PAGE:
Monthly Archives: May 2018

St. Joan of Arc, my Heroine

Today is the Feast of my heroine, St. Joan of Arc. Her story and life can be found here:

http://www.newadvent.org/cathen/08409c.htm

I strive to follow her courageous and heroic example in doing my small part to fight the spiritual foes of our time, the Modernists who have infiltrated our Holy Church to destroy Her.

A Book Analysis I wrote on the “Personal Recollections of St. Joan of Arc” by Mark Twain:

In the story Personal Recollections of Joan of Arc, by Mark Twain, St. Joan, the heroine of the story, is granted the God-given mission of restoring the king of her country, France, to his rightful throne and saving France from the English.  St. Joan of Arc, great military leader of the French, was a simple, peasant girl who was called and guided by the Saints of God to lead the armies of France against the English during the Hundred Years War.  Easily obtaining the acclaim of all of France as a military heroine, she succeeded in victory, but it cost her martyrdom by being burned at the stake as a heretic.  Throughout the story, she never ceases to be a brave, courageous, religious and militant girl with the strength of a true soldier of extraordinary strength and fearlessness.  Throughout the story, St. Joan of Arc demonstrates the traits of simplicity, courage and piety.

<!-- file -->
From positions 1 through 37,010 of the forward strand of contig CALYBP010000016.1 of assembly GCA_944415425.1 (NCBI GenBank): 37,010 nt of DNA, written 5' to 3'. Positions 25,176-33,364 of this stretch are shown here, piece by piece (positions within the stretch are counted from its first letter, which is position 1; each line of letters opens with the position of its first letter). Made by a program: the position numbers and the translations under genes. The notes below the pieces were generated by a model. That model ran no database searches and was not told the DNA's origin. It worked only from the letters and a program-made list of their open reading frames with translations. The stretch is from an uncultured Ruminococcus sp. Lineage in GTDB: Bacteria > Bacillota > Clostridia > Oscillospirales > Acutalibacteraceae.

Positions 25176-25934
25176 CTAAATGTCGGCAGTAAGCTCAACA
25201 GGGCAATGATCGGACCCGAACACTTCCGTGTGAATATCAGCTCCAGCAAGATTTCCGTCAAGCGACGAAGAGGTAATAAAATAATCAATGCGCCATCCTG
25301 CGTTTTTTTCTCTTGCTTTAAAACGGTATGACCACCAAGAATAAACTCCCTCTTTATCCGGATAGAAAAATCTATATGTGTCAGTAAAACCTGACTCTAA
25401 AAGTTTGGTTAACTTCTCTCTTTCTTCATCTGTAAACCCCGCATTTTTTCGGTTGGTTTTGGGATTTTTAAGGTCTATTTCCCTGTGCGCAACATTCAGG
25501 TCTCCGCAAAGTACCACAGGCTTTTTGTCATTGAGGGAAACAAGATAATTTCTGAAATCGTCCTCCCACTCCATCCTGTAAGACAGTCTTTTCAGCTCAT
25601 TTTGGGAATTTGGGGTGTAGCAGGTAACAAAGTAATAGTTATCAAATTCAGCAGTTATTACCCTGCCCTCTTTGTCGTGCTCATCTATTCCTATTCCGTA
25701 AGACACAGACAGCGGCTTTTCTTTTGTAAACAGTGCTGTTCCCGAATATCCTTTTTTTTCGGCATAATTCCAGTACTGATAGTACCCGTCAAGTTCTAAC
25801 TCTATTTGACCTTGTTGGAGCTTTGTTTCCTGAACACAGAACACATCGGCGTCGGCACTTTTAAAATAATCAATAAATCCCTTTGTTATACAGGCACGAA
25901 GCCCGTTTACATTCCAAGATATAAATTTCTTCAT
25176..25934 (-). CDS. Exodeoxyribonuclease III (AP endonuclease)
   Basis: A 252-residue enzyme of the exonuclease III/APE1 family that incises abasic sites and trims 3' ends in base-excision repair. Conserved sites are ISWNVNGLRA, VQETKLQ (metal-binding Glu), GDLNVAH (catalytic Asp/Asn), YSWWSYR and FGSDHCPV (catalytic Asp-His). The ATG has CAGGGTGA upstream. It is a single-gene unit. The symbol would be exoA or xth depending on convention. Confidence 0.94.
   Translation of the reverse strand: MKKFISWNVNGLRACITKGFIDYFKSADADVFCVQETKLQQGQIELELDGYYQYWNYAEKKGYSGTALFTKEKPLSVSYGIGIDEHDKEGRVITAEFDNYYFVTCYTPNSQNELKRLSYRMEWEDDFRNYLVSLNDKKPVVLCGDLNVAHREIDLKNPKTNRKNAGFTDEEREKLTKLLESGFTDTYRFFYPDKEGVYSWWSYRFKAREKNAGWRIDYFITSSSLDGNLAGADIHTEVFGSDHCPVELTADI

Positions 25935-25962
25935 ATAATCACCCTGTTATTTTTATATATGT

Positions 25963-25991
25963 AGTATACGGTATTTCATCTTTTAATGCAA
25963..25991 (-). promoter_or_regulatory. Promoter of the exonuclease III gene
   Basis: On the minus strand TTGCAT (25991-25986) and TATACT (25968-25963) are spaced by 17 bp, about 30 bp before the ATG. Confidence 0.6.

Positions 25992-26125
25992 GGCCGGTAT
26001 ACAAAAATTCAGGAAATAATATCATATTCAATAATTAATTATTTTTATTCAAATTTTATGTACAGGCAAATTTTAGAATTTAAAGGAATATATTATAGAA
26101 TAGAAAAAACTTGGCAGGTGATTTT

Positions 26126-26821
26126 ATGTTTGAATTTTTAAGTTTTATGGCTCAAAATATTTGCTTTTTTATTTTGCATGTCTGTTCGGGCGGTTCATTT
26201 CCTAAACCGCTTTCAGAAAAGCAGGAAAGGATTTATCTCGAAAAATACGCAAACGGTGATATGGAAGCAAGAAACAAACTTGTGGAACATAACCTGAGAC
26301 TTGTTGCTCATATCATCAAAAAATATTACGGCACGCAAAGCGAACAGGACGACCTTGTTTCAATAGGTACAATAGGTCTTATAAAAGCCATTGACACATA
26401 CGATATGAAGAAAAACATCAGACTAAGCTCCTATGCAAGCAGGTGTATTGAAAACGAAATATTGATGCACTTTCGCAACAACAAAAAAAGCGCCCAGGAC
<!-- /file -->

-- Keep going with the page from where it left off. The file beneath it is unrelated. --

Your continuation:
As a peasant girl growing up in Domremy, Joan’s life was one of simplicity.  For example, her parents were simple laborers.  She helped them like any normal girl of her time, tending to her father’s animals.  In her childhood, she was light-hearted and even believed in fairies.  She was a bashful girl and was so easily embarrassed in the presence of strangers that she was nicknamed Bashful.  Compare this to her combat in war and one sees the simplicity of Joan of Arc before her transformation into a soldier.  She, who was not able to read, understood the complex arts of war, only through the grace and help of God.   She was simple in modesty of voice and manners. The simplicity of St. Joan of Arc proves that even the simplest peasant girl can confound the proud and do great things.